• $5.5 million state ($8.9 million total) to expand intensive habilitation services and out-of-home services for children and youth with significant behavioral issues need, including adding six, three-bed facilities in licensed intensive habilitation services and six, three-bed facilities for long-term enhanced out-of-home services.
  • $84,000 state ($168,000 total) for DSHS and $48,000 state ($97,000 total) for a continuum of care across state agencies and providers for children and youth with complex behavioral needs. Includes establishment of a 32-bed, short-term Residential Crisis Stabilization Program for youth with severe behavioral health diagnoses.
  • $1.7 million state for the mental health access project for youth behavioral response teams to conduct behavior health therapy and trauma-focused cognitive behavioral health therapy, screening and assessments for youth.
  • $90,000 state to hire staff to lead a new youth behavioral health program, which includes the mental health access project and youth suicide prevention efforts.
  • $1.4 million state for youth suicide prevention efforts, including strategies to prevent youth suicide and staff to implement youth suicide prevention campaigns.
  • $3 million state ($4.27 million total) to manage and contract for 32 beds at the regional treatment facility in Vancouver and beds planned for the regional treatment facility in Snohomish County.

COVID-19 Response

  • $1.3 million state to support the Washington Medical Coordination Center.
  • $173.2 million state ($198.4 million total) for COVID-19 Contain the Spread. Funds to continue supporting statewide efforts for diagnostic testing, case investigation and contact tracing, care coordination, outbreak response, disease surveillance, public communications, and other necessary operational support.
  • $99.9 million state to expand COVID-19 vaccinations.

Other Health Care

The budget also makes other health care investments:

  • $102.4 million in local match and federal funds to align appropriation authority for the Medicaid Quality Improvement Project (MQIP) with anticipated Medicaid Transformation Project spending and waiver renewal.
  • $15.9 million state ($19.1 million total) to maintain core public health systems.
  • $7.8 million state ($15.6 total) to provide continuous enrollment or Medicaid-eligible children with family income less than 215 percent of the federal poverty level through 6 years of age under a 1115 waiver filed with the Centers for Medicare and Medicaid Services.
  • $3.7 state to expand Apple Health to undocumented Washingtonians who do not qualify for other state-funded health care assistance programs, beginning January 2024.
  • $520,000 state to implement the universal developmental screening system statewide, to improve childhood screening and referral activities.
  • $2 million state to maintain the Watch Me Grow program delivering health information to parents such as well-child visits, immunization reminders and other health information.
  • $35.8 million in local match and federal funds to renew Initiative 1 (accountable communities of health) for 5 additional years under the state’s Medicaid Transformation Project, subject to federal approval.
  • $102,000 state to increase access to doulas who serve Medicaid patients.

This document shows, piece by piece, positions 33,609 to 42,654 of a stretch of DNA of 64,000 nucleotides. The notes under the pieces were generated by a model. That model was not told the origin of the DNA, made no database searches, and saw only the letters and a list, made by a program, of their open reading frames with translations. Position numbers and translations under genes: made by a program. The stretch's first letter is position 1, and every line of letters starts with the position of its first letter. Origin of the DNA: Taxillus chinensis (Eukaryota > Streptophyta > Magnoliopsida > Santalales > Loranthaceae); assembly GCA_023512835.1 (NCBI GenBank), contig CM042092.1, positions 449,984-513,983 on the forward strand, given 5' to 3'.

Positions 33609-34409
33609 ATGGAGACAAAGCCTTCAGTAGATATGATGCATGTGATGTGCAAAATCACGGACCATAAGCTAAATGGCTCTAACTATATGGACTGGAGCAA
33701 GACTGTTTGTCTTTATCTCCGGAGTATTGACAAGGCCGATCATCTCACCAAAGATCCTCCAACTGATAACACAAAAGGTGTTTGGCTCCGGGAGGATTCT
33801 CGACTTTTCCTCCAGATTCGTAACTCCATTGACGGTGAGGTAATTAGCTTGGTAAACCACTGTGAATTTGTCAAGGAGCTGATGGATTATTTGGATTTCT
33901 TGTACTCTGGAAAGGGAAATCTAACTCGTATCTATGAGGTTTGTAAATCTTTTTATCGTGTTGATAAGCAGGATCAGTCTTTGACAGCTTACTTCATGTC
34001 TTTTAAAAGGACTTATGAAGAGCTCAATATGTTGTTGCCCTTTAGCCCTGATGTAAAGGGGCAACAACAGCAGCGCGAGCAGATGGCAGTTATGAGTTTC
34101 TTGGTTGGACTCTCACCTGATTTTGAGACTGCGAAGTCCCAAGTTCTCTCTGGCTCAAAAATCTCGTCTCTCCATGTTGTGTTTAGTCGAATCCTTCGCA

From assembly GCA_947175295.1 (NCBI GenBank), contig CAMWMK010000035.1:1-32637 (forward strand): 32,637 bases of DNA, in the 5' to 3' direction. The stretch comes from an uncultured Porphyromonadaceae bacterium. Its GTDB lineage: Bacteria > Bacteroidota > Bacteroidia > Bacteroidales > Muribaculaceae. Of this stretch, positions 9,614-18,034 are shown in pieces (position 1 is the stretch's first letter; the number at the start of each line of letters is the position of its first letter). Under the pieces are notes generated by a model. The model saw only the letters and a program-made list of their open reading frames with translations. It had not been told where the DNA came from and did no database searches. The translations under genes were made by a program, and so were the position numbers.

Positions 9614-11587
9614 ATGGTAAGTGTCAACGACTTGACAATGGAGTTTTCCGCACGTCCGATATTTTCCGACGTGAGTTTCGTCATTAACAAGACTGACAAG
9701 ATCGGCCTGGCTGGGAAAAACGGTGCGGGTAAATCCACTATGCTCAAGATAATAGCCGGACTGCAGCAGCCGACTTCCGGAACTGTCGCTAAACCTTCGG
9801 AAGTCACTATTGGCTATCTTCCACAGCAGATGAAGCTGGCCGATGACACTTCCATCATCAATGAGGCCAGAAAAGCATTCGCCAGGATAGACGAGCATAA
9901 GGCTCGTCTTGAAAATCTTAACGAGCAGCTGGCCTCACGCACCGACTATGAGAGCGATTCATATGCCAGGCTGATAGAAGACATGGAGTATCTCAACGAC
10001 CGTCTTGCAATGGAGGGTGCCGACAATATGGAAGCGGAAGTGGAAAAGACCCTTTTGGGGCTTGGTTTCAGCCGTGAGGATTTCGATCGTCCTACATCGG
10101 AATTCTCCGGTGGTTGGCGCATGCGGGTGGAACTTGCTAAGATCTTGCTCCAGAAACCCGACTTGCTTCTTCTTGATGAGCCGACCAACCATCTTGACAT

• $814,000 state to expand grants for new school-based health centers and add behavioral health capacity for existing school-based health centers.
  • $7.5 million state ($15.7 million total) to increase Medicaid payment rates for dental services to children to align with rates for adult dental services.
  • $81,000 ($2.16 million total) to implement the Community Health Access and Rural Transformation (CHART) model.
  • $22.1 million state ($27.6 million total) to procure Electronic Health Record (EHR) software and procure services of a lead organization to set up, operate and maintain EHR services for providers that do not have EHR capability.

Other Important Areas

  • $0 state ($1.4 million total) to support survivors of sexual assault through the transition to virtual/remote services and to support their increased emergency needs.
  • $0 state ($1.9 million total) to increase access to COVID-19 testing and vaccines for domestic violence shelters and programs to mitigate the spread of the virus and increase supports for domestic violence survivors.

Join us for our Legislative Session Kickoff webinar Jan. 11

Please join us at noon Tuesday, Jan. 11 for our annual Legislative Session Kickoff webinar for members. The webinar will cover what to expect during the 2022 legislative session and give an overview of WSHA’s legislative priorities and hot topics. It will also include an opportunity to ask questions of WSHA’s Government Affairs leaders. We will record the webinar for our members to watch at their convenience. Register now.

Join us for Hospital Advocacy Days Jan. 24-28

WSHA will host our annual Hospital Advocacy Days Jan. 24-28, 2022. The event activities and meetings will be virtual once again, and attendees will partner with WSHA staff to meet with state lawmakers to advocate for health care priorities and to tell the hospital story. This is your chance to be a voice for your hospital patients and community. We ask that you register as soon as possible — and hold the time on your calendar — so our team can schedule meetings with legislators. Register online at and contact Joanna Castellanos at with questions.